injunction hearing vacated July 25, 2005 Canadian cattle started reentering the U.S. last Monday, four days after the Ninth Circuit Court of Appeals overturned an injunction restricting those animals from crossing the U.S. border. A possible interruption of that movement was averted last week after a federal district court judge temporarily vacated the hearing that was scheduled on a permanent injunction request against Canadian cattle and beef. Judge Richard Cebull, Billings, MT, last Wednesday delayed indefinitely a hearing on the suit that would bar USDA from allowing Canadian cattle and beef imports. In his written order, Cebull said he was awaiting the final
by WLJ
2007 December 20
July 25, 2005 It was a big surprise when U.S. District Court Judge Richard Cebull vacated the July 27 hearing regarding R-CALF’s lawsuit requesting a permanent injunction on live cattle trade from Canada. He said this decision was because the Ninth Circuit Court of Appeals had not yet filed their opinion outlining the reasons behind the reversal of his prior decision to grant a temporary injunction that kept the border closed. By the looks of things, it appears this entire episode may be over. It would seem that going any further on this R-CALF v. USDA case would just be an exercise
by WLJ
2007 December 20
July 25, 2005 The Chicago Mercantile Exchange (CME) has modified the way it computes its feeder cattle index. The change will affect the August 2005 feeder cattle futures contracts and all subsequent contracts. Two specific changes were made to the index calculations. First, USDA medium- and large- frame Number 1 and 2 steers have been added to the previous category of medium-and large-frame No.1 steers. Second, the weight range for feeder steers has been expanded to 650 to 849 pounds, from 700 to 849 pounds. The changes were made to increase the total number of price observations available to compute the index. The
by WLJ
2007 December 20
Farm Bill blues Last week after the National Cattlemen’s Beef Association (NCBA) mid-year meeting, there were mostly smiles in the beef industry. For the first time in awhile, everyone was happy about the outcome of a political issue. Producers, meat processors and retailers all seemed to agree on the Country of Origin Labeling (COOL) compromise that House Ag Committee Chairman Collin Peterson, D-MN, brought forward. The compromise was crafted by several meat industry groups and delivered to the House Ag Committee through the National Farmers Union, which has R-CALF claiming victory. Everyone was on the victory wagon, from R-CALF and
by WLJ
2007 December 20
—Potential for reversal of several species designations could adversely impact ranchers. In the wake of the resignation of a Department of the Interior (DOI) official whose decisions often came down on the side of the agriculture industry, her decisions will be reviewed after an order announced last week by Dale Hall, director of the U.S. Fish and Wildlife Service (FWS). In all, eight decisions regarding potentially endangered species will be reviewed after allegations of inappropriate interference surfaced after DOI official Julie MacDonald’s resignation in May. Hall announced July 20 that eight decisions made by MacDonald, which over-ruled local scientists, would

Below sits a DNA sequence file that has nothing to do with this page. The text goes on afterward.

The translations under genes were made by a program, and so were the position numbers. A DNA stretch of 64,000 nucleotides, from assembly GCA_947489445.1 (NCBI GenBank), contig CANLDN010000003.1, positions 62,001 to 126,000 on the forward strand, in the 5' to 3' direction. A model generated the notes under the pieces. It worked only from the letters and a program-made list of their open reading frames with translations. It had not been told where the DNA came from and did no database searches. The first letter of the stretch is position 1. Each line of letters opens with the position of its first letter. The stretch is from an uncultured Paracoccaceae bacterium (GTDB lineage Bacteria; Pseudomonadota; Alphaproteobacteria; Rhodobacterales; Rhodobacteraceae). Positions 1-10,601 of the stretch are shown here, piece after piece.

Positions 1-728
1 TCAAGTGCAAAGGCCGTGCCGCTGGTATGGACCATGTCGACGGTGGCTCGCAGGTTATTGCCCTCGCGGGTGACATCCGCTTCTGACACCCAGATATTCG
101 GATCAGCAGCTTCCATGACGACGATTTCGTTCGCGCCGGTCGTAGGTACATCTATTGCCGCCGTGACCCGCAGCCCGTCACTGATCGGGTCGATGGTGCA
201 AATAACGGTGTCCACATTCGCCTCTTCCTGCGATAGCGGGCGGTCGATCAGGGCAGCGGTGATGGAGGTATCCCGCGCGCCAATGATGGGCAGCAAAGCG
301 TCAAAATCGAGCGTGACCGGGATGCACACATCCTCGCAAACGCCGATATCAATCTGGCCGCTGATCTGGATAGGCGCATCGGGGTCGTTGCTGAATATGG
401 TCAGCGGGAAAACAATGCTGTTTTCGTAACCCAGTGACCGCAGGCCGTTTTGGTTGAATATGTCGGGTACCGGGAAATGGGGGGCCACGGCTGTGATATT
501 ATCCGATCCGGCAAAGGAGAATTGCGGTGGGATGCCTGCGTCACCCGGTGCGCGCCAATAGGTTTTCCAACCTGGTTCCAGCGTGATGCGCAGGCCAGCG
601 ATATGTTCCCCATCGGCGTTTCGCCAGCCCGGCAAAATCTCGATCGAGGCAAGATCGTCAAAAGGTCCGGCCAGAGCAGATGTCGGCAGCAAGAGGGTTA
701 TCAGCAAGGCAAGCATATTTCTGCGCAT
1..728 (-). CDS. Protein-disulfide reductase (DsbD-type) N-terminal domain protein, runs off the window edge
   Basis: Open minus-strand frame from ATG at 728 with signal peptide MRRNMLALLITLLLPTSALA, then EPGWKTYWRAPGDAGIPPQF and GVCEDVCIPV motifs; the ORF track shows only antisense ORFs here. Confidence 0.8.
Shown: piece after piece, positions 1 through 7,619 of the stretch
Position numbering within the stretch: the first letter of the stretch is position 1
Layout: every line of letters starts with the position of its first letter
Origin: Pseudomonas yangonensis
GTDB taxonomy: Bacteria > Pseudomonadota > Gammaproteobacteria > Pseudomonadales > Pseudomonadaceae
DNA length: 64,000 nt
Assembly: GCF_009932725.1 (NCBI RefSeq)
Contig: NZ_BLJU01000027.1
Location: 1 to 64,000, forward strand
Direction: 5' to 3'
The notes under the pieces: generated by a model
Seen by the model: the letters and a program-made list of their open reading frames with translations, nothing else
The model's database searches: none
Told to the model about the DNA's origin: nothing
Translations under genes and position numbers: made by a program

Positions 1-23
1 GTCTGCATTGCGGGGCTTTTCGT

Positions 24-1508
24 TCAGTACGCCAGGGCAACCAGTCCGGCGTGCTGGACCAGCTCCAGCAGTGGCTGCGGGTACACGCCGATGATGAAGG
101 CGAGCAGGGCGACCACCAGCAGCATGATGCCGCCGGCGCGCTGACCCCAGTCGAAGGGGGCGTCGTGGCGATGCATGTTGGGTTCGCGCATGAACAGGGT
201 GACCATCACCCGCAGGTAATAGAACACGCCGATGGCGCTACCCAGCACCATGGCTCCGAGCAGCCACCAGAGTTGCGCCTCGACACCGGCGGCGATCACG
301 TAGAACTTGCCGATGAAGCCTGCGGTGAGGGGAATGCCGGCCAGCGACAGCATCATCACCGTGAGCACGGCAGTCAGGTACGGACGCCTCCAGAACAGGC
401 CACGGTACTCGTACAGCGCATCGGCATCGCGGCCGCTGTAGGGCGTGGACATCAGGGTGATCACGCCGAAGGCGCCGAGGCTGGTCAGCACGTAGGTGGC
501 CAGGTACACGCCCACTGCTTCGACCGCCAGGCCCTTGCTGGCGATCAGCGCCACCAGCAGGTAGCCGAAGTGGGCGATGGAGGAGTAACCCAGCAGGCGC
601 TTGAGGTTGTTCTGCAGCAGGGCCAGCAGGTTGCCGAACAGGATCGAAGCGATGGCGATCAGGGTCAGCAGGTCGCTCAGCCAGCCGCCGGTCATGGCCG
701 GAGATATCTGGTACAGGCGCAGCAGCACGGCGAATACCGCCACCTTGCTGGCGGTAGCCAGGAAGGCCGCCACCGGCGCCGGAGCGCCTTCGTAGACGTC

by WLJ
2007 December 20
The fed cattle market last week was slow to start with many analysts calling for a trend steady to perhaps slightly lower than the prior week’s trade of $90 live basis in the southern Plains and $88-89 live and $140 dressed in the north. There was some light dressed trade last Thursday in Nebraska at $138, but not enough to call a trend and most feedlots were holding firm at $140, while bids in the south were in the $87-88 range. The recently released USDA cattle on feed report provided ample support last week for the marketing of fed cattle
by WLJ
2007 December 20
—Congress needs to repair several flaws before COOL’s 2008 effective date. Congress passed a mandatory country-of-origin labeling (COOL) law for many fresh meat products as part of the 2002 Farm Bill. Its implementation has been delayed a number of times, mainly because of the logistical nightmares it will create for the livestock industry. NCBA (National Cattlemen’s Beef Association) members do not oppose the concept of COOL. We raise the safest and best beef in the world, and we are proud to put a USA label on it. But specific flaws in the 2002 law are harmful to cattlemen, which is
by WLJ
2007 December 20
The July 1 cattle on feed report released by USDA’s National Agricultural Statistics Service (NASS) provided fuel to the cattle markets last week as inventory numbers across the board showed the much anticipated drop in supply ahead is coming. The number of cattle on feed in the U.S. numbered 10.7 million head at the start of July. The inventory was 1 percent below July 1, 2006, but 3 percent above July 1, 2005. The inventory included 6.74 million steers and steer calves, down 5 percent from the previous year. This group accounted for 63 percent of the total inventory. Heifers
by WLJ
2007 December 20
As a part of its enormous 2007 Farm Bill proposal, the House Ag committee passed a modified mandatory Country of Origin Labeling (COOL) law two weeks ago after a late night session. The revised program put forward by the committee creates a labeling program similar to that required by the school lunch program. According to the COOL language in the bill, it provides for three categories of labeling. One that indicates the product was born, raised and slaughtered in the U.S.; one that indicates product was not exclusively born, raised and slaughtered in the U.S.; and one that includes products
by WLJ
2007 December 20
The American Hereford Association (AHA) and Hereford World (HW) is proud to announce Andee Marston, Manhattan, KS, has joined the Hereford team. Marston will join the AHA/HW staff in August as the southeast region field representative. In this position, Marston will attend Hereford sales and events as well as assist breeders with marketing and genetic selection. He will also assist in educating members and commercial producers about AHA programs and other beef industry opportunities. He will serve as the communication link between AHA and breeders in Alabama, Florida, Georgia, Louisiana, North Carolina, South Carolina, Tennessee and Virginia. “We are extremely